PESHAWAR, Pakistan – A suspected U.S. drone attack in Pakistan's volatile tribal area killed five people Tuesday, as part of an unprecedented wave of strikes since a deadly attack against the CIA across the border in Afghanistan, said intelligence officials.
The two missiles slammed into a compound and a nearby vehicle in the Deegan area of North Waziristan, a zone dominated by the Haqqani network, an Al Qaeda-linked Afghan Taliban faction that many suspect helped orchestrate the Dec. 30 suicide bombing that killed seven CIA employees at a remote base in Khost province.
Tuesday's strike was the 12th since the CIA attack, an average of one about every day and a half. The unmanned aircraft have also targeted the leader of the Pakistani Taliban, Hakimullah Mehsud, who appeared in a video alongside the Jordanian man who carried out the suicide bombing. But a series of strikes against his stronghold in South Waziristan apparently failed to take out the militant leader.
In Tuesday's strike, four people were killed in the compound and one in the vehicle, said the intelligence officials. The victims' identities were unknown, the officials said, speaking on condition of anonymity because they were not authorized to talk to the media.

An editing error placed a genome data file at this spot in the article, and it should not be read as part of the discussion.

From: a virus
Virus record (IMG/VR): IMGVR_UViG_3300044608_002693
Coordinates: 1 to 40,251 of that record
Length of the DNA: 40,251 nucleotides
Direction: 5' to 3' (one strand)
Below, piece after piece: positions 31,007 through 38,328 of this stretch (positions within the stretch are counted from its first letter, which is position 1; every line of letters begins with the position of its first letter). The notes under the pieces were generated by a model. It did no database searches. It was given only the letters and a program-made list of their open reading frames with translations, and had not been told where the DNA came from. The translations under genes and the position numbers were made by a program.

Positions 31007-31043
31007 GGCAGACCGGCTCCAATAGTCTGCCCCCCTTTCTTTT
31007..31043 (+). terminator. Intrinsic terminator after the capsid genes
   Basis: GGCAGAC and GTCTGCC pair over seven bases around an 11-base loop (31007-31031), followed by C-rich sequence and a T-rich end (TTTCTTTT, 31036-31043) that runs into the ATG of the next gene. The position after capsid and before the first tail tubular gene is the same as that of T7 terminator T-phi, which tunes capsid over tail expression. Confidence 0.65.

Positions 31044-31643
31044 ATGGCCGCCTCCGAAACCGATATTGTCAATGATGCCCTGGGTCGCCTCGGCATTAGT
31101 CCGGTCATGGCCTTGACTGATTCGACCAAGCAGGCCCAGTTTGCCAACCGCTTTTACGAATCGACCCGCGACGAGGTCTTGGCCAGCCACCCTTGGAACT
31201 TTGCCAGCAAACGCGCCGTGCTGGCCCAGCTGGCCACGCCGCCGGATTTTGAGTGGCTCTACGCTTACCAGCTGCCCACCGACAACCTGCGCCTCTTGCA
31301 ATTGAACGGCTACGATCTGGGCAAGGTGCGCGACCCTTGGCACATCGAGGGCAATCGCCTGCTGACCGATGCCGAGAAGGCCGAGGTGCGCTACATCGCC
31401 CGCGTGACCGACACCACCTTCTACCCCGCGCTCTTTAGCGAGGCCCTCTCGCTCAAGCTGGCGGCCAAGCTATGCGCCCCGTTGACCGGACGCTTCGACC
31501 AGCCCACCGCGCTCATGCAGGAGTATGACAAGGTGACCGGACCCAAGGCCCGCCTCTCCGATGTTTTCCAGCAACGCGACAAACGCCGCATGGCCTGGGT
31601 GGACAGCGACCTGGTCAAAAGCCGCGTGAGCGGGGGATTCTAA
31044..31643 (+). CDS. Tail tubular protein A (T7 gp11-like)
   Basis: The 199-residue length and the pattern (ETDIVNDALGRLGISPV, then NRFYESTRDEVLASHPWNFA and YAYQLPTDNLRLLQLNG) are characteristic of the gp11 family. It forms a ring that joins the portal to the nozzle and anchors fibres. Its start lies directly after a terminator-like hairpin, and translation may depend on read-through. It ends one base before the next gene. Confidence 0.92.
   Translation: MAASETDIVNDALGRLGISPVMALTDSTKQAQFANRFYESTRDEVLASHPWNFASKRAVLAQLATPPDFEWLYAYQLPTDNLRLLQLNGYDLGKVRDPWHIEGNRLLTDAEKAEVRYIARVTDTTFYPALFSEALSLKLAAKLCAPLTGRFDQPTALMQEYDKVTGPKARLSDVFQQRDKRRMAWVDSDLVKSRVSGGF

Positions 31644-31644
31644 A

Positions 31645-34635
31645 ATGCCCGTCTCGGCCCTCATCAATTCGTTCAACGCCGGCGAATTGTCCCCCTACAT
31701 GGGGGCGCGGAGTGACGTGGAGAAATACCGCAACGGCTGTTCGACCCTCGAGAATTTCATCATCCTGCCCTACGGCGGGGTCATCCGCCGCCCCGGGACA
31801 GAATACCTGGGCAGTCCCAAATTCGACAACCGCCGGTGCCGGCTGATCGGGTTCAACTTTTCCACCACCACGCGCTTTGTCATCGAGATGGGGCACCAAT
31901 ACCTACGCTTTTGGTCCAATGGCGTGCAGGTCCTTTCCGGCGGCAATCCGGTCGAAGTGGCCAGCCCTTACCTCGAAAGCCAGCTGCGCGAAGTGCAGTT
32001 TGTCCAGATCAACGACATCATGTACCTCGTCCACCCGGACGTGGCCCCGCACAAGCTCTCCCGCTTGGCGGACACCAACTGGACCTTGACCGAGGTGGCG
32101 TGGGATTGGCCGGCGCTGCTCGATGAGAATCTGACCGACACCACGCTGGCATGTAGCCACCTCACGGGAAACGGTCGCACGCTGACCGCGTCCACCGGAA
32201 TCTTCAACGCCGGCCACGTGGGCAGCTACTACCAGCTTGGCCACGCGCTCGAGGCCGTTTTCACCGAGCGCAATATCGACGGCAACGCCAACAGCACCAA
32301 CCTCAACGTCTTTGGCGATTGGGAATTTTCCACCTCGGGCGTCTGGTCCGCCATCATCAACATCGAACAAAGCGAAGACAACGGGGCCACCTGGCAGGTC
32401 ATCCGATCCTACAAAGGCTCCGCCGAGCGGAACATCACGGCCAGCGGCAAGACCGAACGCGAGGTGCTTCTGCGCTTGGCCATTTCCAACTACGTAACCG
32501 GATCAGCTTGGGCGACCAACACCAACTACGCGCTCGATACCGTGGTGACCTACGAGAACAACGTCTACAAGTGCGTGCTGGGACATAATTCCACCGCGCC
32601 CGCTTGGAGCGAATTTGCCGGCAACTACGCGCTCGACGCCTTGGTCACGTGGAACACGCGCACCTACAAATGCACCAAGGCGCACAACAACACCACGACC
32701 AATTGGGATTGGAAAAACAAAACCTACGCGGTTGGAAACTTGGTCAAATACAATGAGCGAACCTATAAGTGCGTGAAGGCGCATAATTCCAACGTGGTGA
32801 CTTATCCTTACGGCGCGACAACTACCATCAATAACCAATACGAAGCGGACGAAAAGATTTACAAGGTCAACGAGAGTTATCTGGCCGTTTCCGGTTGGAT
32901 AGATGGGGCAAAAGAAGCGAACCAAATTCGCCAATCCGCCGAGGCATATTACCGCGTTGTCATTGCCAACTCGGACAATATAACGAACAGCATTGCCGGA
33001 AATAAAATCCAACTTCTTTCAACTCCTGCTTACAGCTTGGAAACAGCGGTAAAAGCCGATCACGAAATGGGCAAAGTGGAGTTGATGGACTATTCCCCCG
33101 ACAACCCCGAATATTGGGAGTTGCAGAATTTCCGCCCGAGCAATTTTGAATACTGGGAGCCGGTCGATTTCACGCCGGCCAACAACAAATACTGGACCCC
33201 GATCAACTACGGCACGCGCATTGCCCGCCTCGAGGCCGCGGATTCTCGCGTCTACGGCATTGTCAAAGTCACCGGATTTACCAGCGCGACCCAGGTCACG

The area hit in the attack is located 18 miles west of the town of Miran Shah and 12 miles south of the Afghan border. The area abuts Khost province, where the Haqqani network also holds dominance.
U.S. military commanders in Afghanistan believe the Haqqani network poses the most serious threat to coalition troops operating in the country. The Obama administration has pressed Pakistan to target the group and other militants staging cross-border attacks against U.S. and NATO troops.
But the Pakistani government has resisted, saying it has its hands full battling groups like the Pakistani Taliban that are waging war against the state. More than 600 people have been killed in Pakistan since the army launched a major ground offensive against the Pakistani Taliban in South Waziristan in mid-October.
Given the Pakistani government's reluctance, the U.S. has increasingly turned to drone strikes as a way to target militants in the country who pose a threat to its troops in Afghanistan. The U.S. does not usually comment on the strikes or their targets, but officials have said in the past that they have taken out several senior Al Qaeda and Taliban leaders.
While the Pakistani government publicly condemns the strikes as violations of its sovereignty, it is thought to have a secret deal with Washington allowing them.